If you’re suffering pain or hearing loss, hello, it’s time to get thee to the doctor. Most general practitioners can help you with this situation. There’s no need to see the ENT for assistance.Hands off — Did I mention “don’t dig?” Yeah, that will be easier to do if you keep reaching for your ears. If you have to, get someone to tie your hands together until you can get to the doctor’s office. On second thought, don’t do that. What if there’s a fire? In any event, you cannot make the situation better by messing with your ears, even if you don’t dig inside. Any pressure on the outside could also push was deeper in your canal. Don’t drive — Unless you have no other option, if your ear is really clogged, your normal spectrum of hearing has been impaired. While the world is full of capable drivers with only one ear, they’ve adapted to this way of living over a long period of time. You may find the loss of hearing in one ear disorienting. It may even make you suffer motion sickness. If you have a minute, read this story of a patient who gave herself motion sickness by shoving cotton swabs in her ear. Go today — Ear wax pain or discomfort requires immediate attention. Booking a future appointment for something like an MRI makes sense when there’s no desperate consequences potential from standing in line. Ear wax causing pain or hearing loss could be serious, more than painful in the present moment. Don’t wait for your normal doctor to have an opening. Go to the nearest doctor who can see you, ER or otherwise. This is an easy problem to solve for someone with a medical doctorate. If you wait for your family doctor, you may regret it.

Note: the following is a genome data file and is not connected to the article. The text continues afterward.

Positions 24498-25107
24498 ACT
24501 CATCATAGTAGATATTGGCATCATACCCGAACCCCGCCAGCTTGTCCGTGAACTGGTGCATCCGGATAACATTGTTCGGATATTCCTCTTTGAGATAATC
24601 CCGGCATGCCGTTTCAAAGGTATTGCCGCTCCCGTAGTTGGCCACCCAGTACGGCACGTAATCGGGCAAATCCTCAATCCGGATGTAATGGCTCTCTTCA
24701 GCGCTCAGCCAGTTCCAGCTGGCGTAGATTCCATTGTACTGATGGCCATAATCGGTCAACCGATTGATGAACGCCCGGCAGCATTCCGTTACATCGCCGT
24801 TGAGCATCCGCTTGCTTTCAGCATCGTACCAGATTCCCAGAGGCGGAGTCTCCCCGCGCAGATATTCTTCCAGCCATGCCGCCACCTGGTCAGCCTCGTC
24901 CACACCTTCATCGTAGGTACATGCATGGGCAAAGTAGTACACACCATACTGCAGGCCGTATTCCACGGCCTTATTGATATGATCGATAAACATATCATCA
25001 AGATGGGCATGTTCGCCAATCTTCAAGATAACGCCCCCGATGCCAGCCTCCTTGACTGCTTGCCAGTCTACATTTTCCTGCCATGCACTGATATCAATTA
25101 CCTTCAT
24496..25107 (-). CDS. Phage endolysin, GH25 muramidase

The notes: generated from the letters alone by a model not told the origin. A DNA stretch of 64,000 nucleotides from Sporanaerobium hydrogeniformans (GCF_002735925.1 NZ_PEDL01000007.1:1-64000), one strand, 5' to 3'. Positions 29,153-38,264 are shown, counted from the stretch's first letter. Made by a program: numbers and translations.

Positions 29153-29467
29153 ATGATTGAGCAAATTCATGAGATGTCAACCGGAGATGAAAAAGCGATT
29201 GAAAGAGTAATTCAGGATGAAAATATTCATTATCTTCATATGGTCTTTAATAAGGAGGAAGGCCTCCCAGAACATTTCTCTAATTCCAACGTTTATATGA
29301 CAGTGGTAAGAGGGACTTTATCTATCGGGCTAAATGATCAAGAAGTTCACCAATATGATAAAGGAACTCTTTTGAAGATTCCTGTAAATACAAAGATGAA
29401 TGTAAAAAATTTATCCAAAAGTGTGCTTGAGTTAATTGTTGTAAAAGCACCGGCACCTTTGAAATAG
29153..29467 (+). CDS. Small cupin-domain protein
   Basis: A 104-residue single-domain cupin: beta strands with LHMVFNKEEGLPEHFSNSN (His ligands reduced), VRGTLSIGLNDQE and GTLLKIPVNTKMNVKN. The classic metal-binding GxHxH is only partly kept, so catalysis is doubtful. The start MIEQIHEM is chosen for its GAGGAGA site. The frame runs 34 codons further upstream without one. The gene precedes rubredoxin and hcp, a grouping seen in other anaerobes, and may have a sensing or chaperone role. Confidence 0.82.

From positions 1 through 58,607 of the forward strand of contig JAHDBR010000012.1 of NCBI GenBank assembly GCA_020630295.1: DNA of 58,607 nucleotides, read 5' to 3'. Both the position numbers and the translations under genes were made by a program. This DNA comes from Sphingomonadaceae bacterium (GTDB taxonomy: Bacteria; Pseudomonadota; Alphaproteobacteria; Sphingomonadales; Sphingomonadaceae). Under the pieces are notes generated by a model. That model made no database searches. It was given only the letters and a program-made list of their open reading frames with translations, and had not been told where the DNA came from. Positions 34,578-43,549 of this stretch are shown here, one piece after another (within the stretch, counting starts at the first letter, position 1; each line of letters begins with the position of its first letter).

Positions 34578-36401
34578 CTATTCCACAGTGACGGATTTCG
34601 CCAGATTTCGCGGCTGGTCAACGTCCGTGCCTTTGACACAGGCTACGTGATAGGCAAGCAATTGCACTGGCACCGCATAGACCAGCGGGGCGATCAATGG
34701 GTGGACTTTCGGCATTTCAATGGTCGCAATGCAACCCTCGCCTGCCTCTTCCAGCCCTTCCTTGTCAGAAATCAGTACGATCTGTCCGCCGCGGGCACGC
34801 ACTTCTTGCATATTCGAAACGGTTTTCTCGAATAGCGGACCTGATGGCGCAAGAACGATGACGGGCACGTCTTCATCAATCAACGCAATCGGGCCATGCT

Okay, so let's agree... As a daily activity, removing earwax isn’t the same as flossing your teeth.
In fact, if all the effort put into removing earwax in the home were channelled into the flossing of teeth, dentists and general practitioners of the world would have less work to do.
We could all focus on solving real problems like why does everyone at the social event always have a pain in their shoulder?